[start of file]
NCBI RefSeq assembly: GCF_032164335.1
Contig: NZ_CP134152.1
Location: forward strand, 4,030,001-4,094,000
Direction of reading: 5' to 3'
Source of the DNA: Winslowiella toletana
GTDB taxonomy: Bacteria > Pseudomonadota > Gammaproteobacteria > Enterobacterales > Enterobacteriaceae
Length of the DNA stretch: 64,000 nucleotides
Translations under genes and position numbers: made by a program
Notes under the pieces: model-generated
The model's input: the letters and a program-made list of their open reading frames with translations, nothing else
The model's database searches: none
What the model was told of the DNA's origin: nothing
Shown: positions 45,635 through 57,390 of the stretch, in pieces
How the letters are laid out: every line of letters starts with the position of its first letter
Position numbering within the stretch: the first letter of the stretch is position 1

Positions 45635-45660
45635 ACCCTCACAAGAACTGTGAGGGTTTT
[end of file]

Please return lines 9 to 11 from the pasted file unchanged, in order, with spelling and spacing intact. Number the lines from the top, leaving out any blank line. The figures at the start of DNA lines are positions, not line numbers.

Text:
Notes under the pieces: model-generated
The model's input: the letters and a program-made list of their open reading frames with translations, nothing else
The model's database searches: none